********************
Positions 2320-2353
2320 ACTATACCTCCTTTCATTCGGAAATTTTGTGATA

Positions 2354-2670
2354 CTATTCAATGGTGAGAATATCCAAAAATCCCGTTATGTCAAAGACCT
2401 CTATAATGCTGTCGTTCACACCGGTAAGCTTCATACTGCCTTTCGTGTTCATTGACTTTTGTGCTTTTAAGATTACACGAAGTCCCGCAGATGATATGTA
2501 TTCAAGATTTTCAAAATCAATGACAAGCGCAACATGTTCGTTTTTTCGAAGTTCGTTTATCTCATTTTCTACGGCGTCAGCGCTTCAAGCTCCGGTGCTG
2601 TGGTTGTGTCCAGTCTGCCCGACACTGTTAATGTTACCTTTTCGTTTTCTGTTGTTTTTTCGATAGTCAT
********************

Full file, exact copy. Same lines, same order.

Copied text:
Positions 2320-2353
2320 ACTATACCTCCTTTCATTCGGAAATTTTGTGATA

Positions 2354-2670
2354 CTATTCAATGGTGAGAATATCCAAAAATCCCGTTATGTCAAAGACCT
2401 CTATAATGCTGTCGTTCACACCGGTAAGCTTCATACTGCCTTTCGTGTTCATTGACTTTTGTGCTTTTAAGATTACACGAAGTCCCGCAGATGATATGTA
2501 TTCAAGATTTTCAAAATCAATGACAAGCGCAACATGTTCGTTTTTTCGAAGTTCGTTTATCTCATTTTCTACGGCGTCAGCGCTTCAAGCTCCGGTGCTG
2601 TGGTTGTGTCCAGTCTGCCCGACACTGTTAATGTTACCTTTTCGTTTTCTGTTGTTTTTTCGATAGTCAT